Not only does Almanzo reply, “I never knew [a wife] that [obeyed], nor any decent man that wanted her to.”
Not only were there the suffragettes.
Not only is there the Wife of Bath, who wants to take over control of her husbands.
But we also have Jane Eyre, a book written by a woman more than 100 years before the feminism of the 1960s and 70s:
It is in vain to say human beings ought to be satisfied with tranquility: they must have action; and they will make it if they cannot find it.
Millions are condemned to a stiller doom than mine, and millions are in silent revolt against their lot. Nobody knows how many rebellions besides political rebellions ferment in the masses of life which people earth.
Women are supposed to be very calm generally: but women feel just as men feel; they need exercise for their faculties, and a field for their efforts as much as their brothers do; they suffer from too rigid a constraint, too absolute a stagnation, precisely as men would suffer; and it is narrow-minded in their more privileged fellow-creatures to say that they ought to confine themselves to making puddings and knitting stockings, to playing on the piano and embroidering bags.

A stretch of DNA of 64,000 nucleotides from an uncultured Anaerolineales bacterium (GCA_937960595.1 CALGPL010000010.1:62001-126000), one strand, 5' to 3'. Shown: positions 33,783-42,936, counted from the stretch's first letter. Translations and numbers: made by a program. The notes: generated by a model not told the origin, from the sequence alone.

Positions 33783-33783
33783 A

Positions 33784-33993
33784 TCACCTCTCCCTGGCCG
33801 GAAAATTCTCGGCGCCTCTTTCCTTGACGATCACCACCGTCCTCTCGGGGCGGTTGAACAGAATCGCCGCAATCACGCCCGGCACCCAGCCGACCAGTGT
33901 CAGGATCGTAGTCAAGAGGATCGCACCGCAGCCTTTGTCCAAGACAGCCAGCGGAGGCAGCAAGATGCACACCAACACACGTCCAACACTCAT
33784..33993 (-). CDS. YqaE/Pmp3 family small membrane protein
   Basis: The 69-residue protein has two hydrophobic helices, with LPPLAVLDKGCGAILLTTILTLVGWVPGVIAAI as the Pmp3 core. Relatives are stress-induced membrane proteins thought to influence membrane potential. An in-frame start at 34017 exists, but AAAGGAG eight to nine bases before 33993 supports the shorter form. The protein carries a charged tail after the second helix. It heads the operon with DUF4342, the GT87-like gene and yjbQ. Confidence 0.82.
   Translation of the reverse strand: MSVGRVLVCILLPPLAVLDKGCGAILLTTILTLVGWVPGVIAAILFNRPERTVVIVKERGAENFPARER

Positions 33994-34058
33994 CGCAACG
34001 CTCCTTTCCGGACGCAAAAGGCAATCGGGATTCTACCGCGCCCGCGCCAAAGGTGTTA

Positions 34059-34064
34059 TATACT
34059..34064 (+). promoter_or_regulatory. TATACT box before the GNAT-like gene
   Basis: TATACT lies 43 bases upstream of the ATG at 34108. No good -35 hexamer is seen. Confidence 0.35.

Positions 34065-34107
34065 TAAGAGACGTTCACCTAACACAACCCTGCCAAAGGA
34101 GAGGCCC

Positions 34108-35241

It is thoughtless to condemn them, or laugh at them, if they seek to do more or learn more than custom has pronounced necessary for their sex (p. 129).
Jane is also a feisty little thing at 10 years old, refusing to bow down to those who offend her sense of justice. Her friend Helen is the opposite: angelic, bowing down and even agreeing to the injustices.
Helen is right that Jane’s anger against various people needs to be tempered with Christian love and mercy, but I think Helen carries it too far, becoming the one who willingly submits to abuse, the enabler.
Jane at 10 realizes that she’s probably disliked by her rich aunt because her dead uncle made the aunt take her in, and because she doesn’t act like many other children. If she were pretty, clever, laughing, running around all the time, she probably would have been welcomed into her aunt’s little family circle.